Northern Kentucky University

Poster Title

Simultaneous Measurement of Potassium in Plasma and Red Blood Cells by Pulsed Chronopotentiometric Ion-Selective Electrodes

Institution

Northern Kentucky University

Abstract

The purpose of this research was to develop an effective method to measure potassium ion concentration in plasma and red blood cells (RBC's) simultaneously. Potassium concentration is vital for health due to its role in the nervous system, cardiovascular system, and in maintaining osmotic balance between cells and interstitial fluid. A concentration outside of the normal range can lead to muscle weakness, decreased reflex response, and even respiratory paralysis and cardiac arrhythmia. Recent research has suggested that simultaneous measurement of extracellular and intracellular potassium concentrations is important for diagnosis of hypertension. The most common methods for potassium measurement used today are Classical Potentiometry and Flame Photometry. These techniques are effective to measure potassium in plasma and/or RBC’s after separation and subsequent sample preparations, but inadequate for simultaneous measurement. Classical Potentiometry is time-consuming as it requires calibration prior to every analysis. Atomic Photometry requires intensive sample preparation and can only find overall potassium concentration. Pulsed Chronopotentiometry using potassium ion selective electrodes was fast, reusable, and able to measure both extracellular and intracellular potassium concentrations simultaneously. Here, current pulse of varying magnitudes was applied to extract ions from the sample into the membrane. Depletion of ions at the membrane’s surface occurred at the limiting current when the concentration of ions in the solution could no longer sustain the flux (movement) of potassium across the membrane. Our electrochemical measurement detected the break in potential in the form of a potential drop on the potential-current response curve. This limiting-current was proportional to the potassium ion concentration, according to the Sand Equation. After measuring potassium concentration in unlysed blood, lysing agents were added and continual measurements were performed. These gave the total concentration of potassium after lysing was complete. Simple arithmetic allowed for intracellular concentration to be calculated.

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Simultaneous Measurement of Potassium in Plasma and Red Blood Cells by Pulsed Chronopotentiometric Ion-Selective Electrodes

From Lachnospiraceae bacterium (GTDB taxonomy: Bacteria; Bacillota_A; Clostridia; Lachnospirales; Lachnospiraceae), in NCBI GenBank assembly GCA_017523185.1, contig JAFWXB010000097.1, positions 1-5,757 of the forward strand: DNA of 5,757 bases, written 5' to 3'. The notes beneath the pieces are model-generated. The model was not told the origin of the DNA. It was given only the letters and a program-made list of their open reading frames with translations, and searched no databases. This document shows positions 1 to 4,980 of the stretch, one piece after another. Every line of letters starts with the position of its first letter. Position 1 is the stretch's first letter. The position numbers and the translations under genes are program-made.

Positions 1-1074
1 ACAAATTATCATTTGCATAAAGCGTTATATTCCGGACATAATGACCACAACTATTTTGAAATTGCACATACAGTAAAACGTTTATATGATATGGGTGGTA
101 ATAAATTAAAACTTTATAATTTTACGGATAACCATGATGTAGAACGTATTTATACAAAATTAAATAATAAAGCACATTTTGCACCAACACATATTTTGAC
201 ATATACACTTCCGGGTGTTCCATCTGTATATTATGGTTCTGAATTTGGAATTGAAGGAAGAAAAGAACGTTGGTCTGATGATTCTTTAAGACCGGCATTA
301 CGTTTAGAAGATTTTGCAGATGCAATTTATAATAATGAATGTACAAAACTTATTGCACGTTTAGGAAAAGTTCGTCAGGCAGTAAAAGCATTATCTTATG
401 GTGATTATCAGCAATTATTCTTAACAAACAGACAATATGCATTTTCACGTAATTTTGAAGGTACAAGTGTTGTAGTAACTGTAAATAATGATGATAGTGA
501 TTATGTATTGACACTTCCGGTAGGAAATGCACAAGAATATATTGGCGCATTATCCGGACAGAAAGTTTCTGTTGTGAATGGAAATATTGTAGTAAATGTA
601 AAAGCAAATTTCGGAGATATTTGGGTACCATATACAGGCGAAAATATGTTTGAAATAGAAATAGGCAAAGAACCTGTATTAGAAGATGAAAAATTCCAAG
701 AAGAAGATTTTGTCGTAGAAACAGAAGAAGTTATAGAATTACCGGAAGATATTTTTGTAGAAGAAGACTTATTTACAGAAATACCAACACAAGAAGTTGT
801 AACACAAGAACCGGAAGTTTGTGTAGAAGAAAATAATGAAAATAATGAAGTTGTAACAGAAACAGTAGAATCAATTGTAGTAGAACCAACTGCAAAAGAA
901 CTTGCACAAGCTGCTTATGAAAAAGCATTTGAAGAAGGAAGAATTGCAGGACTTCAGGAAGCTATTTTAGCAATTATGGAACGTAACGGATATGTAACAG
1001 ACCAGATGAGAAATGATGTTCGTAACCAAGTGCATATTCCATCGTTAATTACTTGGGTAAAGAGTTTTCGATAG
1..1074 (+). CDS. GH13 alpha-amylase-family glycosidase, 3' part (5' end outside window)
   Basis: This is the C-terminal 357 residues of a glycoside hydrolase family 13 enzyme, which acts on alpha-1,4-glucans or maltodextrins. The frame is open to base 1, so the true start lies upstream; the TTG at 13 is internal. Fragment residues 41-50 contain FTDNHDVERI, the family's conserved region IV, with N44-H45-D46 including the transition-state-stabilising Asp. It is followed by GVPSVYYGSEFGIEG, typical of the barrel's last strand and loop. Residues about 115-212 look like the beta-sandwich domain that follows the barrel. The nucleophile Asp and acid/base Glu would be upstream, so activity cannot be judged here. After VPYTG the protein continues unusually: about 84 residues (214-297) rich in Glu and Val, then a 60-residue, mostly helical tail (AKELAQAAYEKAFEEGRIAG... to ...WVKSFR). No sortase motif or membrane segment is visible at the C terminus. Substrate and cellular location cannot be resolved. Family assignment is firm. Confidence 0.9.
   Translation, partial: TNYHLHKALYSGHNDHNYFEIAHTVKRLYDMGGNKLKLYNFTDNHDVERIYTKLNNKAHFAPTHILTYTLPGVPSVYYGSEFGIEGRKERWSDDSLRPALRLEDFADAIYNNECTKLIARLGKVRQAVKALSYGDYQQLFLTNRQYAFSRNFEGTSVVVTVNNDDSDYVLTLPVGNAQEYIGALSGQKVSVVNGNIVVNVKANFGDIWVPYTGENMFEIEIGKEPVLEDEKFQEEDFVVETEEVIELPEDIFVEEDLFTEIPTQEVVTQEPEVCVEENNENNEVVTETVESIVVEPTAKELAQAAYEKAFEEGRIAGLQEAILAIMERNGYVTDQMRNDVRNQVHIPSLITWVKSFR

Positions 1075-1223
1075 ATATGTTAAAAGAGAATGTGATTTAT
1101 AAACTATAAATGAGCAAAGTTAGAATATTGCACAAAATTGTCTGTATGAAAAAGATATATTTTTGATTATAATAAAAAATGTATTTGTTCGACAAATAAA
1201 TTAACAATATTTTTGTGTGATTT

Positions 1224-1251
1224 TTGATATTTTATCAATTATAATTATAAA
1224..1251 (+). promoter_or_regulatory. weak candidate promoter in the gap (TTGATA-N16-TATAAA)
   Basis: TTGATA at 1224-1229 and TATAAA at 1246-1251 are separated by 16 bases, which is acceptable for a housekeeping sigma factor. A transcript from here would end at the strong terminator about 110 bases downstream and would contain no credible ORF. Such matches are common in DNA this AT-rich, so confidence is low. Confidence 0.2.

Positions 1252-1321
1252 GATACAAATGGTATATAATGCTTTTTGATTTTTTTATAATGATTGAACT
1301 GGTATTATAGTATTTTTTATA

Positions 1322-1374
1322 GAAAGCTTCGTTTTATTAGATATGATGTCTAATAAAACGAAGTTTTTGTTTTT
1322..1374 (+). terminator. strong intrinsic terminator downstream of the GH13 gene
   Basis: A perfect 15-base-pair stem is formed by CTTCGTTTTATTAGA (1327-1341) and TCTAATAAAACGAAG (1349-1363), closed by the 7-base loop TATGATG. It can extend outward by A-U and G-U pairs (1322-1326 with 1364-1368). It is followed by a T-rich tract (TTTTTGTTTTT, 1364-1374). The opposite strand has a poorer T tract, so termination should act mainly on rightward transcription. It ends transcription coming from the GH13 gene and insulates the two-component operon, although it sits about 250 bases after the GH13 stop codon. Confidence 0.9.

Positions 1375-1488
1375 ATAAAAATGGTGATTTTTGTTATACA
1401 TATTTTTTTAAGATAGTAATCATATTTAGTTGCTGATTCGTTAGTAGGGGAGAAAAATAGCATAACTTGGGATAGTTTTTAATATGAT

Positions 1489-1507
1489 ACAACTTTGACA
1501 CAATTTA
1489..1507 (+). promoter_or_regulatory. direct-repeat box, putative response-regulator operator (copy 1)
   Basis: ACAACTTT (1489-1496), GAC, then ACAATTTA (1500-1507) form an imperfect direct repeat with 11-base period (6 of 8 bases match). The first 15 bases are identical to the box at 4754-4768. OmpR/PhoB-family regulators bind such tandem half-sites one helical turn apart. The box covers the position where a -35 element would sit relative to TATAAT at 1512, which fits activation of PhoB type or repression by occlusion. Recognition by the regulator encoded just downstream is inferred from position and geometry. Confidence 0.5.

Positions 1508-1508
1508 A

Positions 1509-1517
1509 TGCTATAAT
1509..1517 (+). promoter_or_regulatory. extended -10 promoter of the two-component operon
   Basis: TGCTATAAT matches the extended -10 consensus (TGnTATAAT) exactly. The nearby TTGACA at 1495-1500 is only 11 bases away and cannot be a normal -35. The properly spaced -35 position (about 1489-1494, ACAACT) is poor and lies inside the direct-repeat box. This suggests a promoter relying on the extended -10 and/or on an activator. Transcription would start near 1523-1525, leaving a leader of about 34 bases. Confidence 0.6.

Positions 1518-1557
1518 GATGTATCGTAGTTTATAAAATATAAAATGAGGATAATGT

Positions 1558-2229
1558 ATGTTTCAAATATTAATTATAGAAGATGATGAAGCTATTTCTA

The purpose of this research was to develop an effective method to measure potassium ion concentration in plasma and red blood cells (RBC's) simultaneously. Potassium concentration is vital for health due to its role in the nervous system, cardiovascular system, and in maintaining osmotic balance between cells and interstitial fluid. A concentration outside of the normal range can lead to muscle weakness, decreased reflex response, and even respiratory paralysis and cardiac arrhythmia. Recent research has suggested that simultaneous measurement of extracellular and intracellular potassium concentrations is important for diagnosis of hypertension. The most common methods for potassium measurement used today are Classical Potentiometry and Flame Photometry. These techniques are effective to measure potassium in plasma and/or RBC’s after separation and subsequent sample preparations, but inadequate for simultaneous measurement. Classical Potentiometry is time-consuming as it requires calibration prior to every analysis. Atomic Photometry requires intensive sample preparation and can only find overall potassium concentration. Pulsed Chronopotentiometry using potassium ion selective electrodes was fast, reusable, and able to measure both extracellular and intracellular potassium concentrations simultaneously. Here, current pulse of varying magnitudes was applied to extract ions from the sample into the membrane. Depletion of ions at the membrane’s surface occurred at the limiting current when the concentration of ions in the solution could no longer sustain the flux (movement) of potassium across the membrane. Our electrochemical measurement detected the break in potential in the form of a potential drop on the potential-current response curve. This limiting-current was proportional to the potassium ion concentration, according to the Sand Equation. After measuring potassium concentration in unlysed blood, lysing agents were added and continual measurements were performed. These gave the total concentration of potassium after lysing was complete. Simple arithmetic allowed for intracellular concentration to be calculated.